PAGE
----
His comments are similar to comments from Lawrence Beck, president of the Wisconsin Association of Nurse Anesthetists, we reported on Jan. 4 when it was first revealed publicly that Wheaton had cut ties with its anesthesiologists and was replacing them with a private contractor from Florida. (The JT picked up on the story this week - over a month later.)
Local surgeons are concerned about the switch, saying it reduces the quality of service provided to surgical patients.
Here's Dr. Koebert's letter:
There has been a recent change in the delivery of anesthesiology services at Wheaton Franciscan-All Saints Hospital in Racine. Questions have been raised as to whether or not these changes compromise the quality and safety of patient care in that institution. As President of the Wisconsin Society of Anesthesiologists I wanted to take this opportunity to address these concerns.
Though the Milwaukee area tends to be dominated by a model of anesthesia care being delivered entirely by physician anesthesiologists, the most common method of care across the state and, indeed, the country utilizes what is known as the “anesthesia care team”. This model utilizes physician anesthesiologists in conjunction with non-physician anesthesia providers such as Certified Registered Nurse Anesthetists (CRNA’s) and Anesthesiologist Assistants (AA’s).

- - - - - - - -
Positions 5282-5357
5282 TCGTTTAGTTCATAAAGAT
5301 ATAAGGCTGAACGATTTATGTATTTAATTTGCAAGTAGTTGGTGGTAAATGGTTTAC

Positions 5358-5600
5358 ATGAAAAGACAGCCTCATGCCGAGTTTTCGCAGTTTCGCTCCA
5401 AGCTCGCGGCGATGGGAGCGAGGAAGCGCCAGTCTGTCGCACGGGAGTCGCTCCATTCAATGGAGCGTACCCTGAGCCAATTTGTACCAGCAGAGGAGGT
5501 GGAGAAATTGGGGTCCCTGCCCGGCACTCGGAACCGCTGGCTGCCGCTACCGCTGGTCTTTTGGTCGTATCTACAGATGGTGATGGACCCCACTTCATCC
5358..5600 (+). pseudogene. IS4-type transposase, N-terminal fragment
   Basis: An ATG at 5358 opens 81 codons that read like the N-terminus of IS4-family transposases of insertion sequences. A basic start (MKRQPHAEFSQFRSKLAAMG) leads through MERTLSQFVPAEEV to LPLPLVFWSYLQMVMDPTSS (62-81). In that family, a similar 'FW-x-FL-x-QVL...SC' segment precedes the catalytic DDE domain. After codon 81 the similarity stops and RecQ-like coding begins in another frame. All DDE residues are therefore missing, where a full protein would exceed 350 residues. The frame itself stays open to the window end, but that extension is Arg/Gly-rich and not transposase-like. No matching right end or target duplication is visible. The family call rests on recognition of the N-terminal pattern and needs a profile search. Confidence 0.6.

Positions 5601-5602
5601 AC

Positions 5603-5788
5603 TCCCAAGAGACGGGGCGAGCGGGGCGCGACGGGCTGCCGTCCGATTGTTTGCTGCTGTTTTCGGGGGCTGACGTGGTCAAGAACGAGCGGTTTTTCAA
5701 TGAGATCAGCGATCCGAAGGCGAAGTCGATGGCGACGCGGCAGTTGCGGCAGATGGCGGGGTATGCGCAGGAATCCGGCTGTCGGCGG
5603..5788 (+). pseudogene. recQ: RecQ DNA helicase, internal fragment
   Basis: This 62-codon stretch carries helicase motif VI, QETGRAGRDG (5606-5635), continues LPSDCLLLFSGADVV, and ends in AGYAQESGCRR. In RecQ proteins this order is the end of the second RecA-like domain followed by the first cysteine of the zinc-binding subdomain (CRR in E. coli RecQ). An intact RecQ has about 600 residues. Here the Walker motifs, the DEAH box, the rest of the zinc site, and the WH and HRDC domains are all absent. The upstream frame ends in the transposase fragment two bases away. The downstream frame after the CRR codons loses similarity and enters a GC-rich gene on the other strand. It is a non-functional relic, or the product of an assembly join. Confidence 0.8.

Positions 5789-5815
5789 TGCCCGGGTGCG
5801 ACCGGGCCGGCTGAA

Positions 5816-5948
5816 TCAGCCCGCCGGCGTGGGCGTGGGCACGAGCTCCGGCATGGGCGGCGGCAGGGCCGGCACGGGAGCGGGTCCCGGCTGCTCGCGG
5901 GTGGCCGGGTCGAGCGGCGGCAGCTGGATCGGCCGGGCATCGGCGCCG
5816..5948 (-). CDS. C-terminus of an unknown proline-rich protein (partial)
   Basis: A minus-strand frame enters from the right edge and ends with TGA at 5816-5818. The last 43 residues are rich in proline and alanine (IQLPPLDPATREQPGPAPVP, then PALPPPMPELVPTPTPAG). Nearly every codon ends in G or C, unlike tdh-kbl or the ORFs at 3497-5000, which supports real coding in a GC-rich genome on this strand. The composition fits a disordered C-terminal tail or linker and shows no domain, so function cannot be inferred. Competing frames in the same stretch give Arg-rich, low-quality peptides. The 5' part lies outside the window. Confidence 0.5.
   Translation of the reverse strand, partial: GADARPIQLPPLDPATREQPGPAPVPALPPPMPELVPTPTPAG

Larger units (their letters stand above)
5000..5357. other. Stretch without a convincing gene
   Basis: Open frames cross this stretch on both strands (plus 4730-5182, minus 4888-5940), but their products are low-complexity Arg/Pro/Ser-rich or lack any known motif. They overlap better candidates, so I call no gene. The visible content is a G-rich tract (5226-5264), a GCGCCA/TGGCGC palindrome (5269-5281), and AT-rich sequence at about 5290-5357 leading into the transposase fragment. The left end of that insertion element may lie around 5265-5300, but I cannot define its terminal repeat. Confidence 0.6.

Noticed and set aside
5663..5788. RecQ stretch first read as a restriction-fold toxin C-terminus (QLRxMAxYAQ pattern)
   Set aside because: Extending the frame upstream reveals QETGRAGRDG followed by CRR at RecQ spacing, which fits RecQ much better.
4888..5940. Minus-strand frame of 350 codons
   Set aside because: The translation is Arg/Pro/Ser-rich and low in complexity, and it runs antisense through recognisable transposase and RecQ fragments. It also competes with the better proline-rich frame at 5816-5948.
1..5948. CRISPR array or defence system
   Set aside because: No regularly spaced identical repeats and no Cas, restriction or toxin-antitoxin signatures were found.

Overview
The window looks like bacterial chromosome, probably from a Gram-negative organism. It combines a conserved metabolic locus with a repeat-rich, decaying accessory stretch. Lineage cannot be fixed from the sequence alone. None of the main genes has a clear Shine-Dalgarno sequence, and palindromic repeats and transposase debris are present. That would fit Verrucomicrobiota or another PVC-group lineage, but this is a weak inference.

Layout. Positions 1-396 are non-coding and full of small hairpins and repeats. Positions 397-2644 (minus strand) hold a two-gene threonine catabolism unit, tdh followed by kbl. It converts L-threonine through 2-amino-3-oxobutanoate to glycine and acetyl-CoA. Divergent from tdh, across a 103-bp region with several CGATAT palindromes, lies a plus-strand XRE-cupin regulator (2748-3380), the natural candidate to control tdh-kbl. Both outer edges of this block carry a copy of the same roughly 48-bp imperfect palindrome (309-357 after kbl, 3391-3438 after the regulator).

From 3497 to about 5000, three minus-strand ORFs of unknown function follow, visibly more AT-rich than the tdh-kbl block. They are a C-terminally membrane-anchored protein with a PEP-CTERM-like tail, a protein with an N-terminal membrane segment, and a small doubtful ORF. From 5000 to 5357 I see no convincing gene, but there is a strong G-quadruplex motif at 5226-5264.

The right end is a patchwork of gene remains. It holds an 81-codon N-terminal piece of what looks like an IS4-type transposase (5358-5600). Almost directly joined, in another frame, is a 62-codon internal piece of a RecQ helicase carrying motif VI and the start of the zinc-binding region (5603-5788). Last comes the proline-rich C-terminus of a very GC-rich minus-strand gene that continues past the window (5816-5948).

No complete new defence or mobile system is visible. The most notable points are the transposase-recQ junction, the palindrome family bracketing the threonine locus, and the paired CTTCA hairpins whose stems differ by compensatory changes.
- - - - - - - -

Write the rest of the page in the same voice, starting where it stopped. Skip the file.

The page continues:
The anesthesia care team is directed by a physician anesthesiologist. The anesthesiologist is responsible for managing anesthesia care team personnel, pre-anesthetic evaluation of patients, prescribing the anesthesia plan, managing the anesthetic and participating in critical parts of the anesthetic and post-anesthesia care. The anesthesiologist remains immediately available to assist with management at any point in the anesthesia care. Medicare standards would allow one anesthesiologist to direct up to four procedures simultaneously. The Wheaton model being utilized allows for a single anesthesiologist to direct no more than two anesthetics at a time.
Surgery is a complex endeavor and the relationships between all members of the team are very important to the care of the patient. An abrupt change in the dynamics of the surgical team may well be disconcerting but the model of care outlined for Wheaton Franciscan-All Saints is one that is associated with high quality patient care and is fully supported by the American Society of Anesthesiologists as well as the Wisconsin Society of Anesthesiologists.
Robert F. Koebert, M.D.